Wednesday

28th Feb 2024

Green groups demand CAP now aligns with EU Green Deal

  • Auditors have previously criticised the lack of 'defined, specific and quantified targets' in the Common Agriculture Policy reform proposed by the EU Commission (Photo: David Stewart)

A group of environmental NGOs have called on the European Commission to align the reform of the Common Agriculture Policy (CAP), proposed back in 2018, with the new ambitions set in the EU Green Deal.

"The new CAP framework must include stronger governance and stricter environmental safeguards to deliver on the Green Deal," reads the letter sent to the commissioner in charge of Green Deal, Frans Timmermans, ahead of the meeting of EU agricultural minister in Brussels on Monday (20 July).

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"[The commission] has the required powers to do so under the treaties and the legislative process allows sufficient time to act," it notes.

For the commission, one of the key elements for greening the CAP is to ensure that all 27 national strategic plans for agriculture are aligned with the Green Deal - and also with the new Farm to Fork Strategy and the Biodiversity Strategy.

These plans, built on nine specific objectives, need EU countries to show how they will achieve a higher level of ambition in their environment and climate objectives.

However, this formulation has been previously described as one of the core deficiencies of the CAP reform by civil society and EU watchdogs.

Impossible to measure

In 2018, the European Court of Auditors said these nine objectives "are not clearly defined, neither specific nor translated into quantified targets," therefore "lacking the elements of an effective performance system".

In the preparatory phase of the CAP strategic plans, the commission wants to make recommendations for member states based on an individual analysis.

However, NGOs like Greenpeace or ClientEarth have criticised that this non-legally-binding guidance allows member states to ignore the commission's recommendations.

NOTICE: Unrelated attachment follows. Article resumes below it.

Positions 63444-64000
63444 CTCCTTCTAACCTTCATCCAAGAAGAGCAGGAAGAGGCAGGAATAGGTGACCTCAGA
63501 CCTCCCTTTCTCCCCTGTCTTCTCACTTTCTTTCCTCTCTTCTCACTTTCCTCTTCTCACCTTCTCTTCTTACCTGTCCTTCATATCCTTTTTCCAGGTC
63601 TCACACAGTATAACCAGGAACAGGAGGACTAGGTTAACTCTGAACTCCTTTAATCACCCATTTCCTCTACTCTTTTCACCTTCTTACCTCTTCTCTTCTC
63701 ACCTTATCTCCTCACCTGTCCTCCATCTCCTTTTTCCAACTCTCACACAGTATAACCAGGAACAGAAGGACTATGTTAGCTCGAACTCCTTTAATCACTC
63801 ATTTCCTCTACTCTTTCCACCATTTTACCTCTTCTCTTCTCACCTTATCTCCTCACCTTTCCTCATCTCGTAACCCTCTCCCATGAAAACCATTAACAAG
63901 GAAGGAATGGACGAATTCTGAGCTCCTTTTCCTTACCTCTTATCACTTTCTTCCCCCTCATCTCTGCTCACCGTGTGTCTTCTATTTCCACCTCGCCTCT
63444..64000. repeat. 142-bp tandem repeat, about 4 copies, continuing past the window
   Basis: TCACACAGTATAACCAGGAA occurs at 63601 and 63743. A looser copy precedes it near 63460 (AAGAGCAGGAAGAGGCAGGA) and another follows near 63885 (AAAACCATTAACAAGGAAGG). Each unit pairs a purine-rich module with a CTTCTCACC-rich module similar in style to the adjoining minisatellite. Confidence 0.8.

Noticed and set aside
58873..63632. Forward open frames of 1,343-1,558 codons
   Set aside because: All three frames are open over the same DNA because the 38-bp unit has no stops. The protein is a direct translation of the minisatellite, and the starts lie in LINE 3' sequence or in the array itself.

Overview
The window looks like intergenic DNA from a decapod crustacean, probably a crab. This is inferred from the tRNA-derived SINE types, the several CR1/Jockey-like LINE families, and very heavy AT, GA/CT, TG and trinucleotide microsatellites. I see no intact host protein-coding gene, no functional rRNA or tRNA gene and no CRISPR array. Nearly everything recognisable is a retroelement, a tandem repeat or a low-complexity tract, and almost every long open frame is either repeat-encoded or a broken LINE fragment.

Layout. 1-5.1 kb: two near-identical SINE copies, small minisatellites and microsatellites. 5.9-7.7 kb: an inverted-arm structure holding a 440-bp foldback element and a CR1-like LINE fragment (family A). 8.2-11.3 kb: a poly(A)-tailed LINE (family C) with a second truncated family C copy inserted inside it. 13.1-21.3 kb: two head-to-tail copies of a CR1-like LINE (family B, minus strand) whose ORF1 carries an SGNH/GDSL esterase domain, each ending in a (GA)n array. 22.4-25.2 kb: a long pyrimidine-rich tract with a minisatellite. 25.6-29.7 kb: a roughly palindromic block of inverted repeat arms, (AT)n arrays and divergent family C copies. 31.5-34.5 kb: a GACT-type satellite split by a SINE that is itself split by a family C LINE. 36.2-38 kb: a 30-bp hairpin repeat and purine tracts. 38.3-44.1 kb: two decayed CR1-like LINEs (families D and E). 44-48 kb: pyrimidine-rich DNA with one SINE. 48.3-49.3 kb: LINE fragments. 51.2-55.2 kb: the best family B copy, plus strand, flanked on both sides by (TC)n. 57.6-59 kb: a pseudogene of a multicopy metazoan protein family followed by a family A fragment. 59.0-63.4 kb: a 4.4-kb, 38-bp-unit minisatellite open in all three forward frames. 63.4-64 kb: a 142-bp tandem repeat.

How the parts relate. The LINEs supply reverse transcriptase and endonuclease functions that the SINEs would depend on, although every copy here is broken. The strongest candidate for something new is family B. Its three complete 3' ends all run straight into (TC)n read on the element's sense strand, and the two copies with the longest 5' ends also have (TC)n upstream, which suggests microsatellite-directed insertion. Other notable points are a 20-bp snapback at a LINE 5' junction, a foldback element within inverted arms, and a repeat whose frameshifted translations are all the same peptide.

Following a request by the European Parliament, the commission on Monday published an analysis that says the CAP reform has "the potential to accommodate the Green Deal's ambitions".

However, it also notes that "the capacity of the future CAP to accommodate the Green Deal's ambitions depends on various aspects - ranging from a suitable share of the EU budget to the key provisions of the commission's proposal which need to be maintained in the final CAP legislation".

These include new eco-schemes, a conditionality system, increased ambition in member states' strategic plans or data collection requirements.

"We need to ensure that we contribute to the Green Deal. The CAP is our tool to help farmers to deliver on this challenge," said the agriculture commissioner, Janusz Wojciechowski, during the debate with EU agriculture ministers on Monday.

Wojciechowski explicitly called on member states to reach an agreement on the share of direct payments that will be made to eco-schemes.

The commission's proposal establishes a minimum of 30 percent for specific environmental and climate-related objectives.

Most EU agriculture ministers were open about having a minimum budget for eco-schemes, but they insisted that financial flexibility would be key to ensure that farmers do not lose unused funds.

Vote in October?

Earlier this month, the majority of political groups' coordinators in the parliament's committee on agriculture agreed on a procedure that should lead to the plenary vote on the CAP reform in late October.

"The agri-food sector needs to be able to plan, and we will do our utmost to deliver the new Common Agricultural Policy as early as possible," said the committee chair Norbert Lins.

CAP 'failed to halt biodiversity loss', auditors find

The European Court of Auditors has urged the European Commission to establish measurable commitments to tackle biodiversity loss caused by intensive farming - as the Common Agriculture Policy has so far failed to reverse this long-standing issue.

Row looming over 8.8 percent cut in CAP budget

The European Commission said on Tuesday that the updated budget for the Common Agrculture Policy will make farms "green, digital and more resilient". Meanwhile, countries like France and Spain welcomed the commission proposal as a step in the right direction.

EU 'climate bank' won't rule out carbon capture

The European Investment Bank has billed itself as the world's largest climate change action financier as it plans to phase out gas, oil and coal projects. It has, however, not ruled out backing carbon capture and storage technologies.

Recovery plan slammed for failing to tackle climate crisis

EU leaders agreed that about a third of the €750bn recovery package and the €1.074 trillion seven-year budget will be invested in projects contributing to climate action. However, environmental activists said that the package falls short on climate safeguards.

Opinion

Backroom deal will make CAP reform a catastrophic failure

MEPs will vote this week on a supposedly historical reform of the Common Agricultural Policy, which accounts for over one-third of the EU's annual budget. But as it stands, it is set to become a historical failure of catastrophic proportions.

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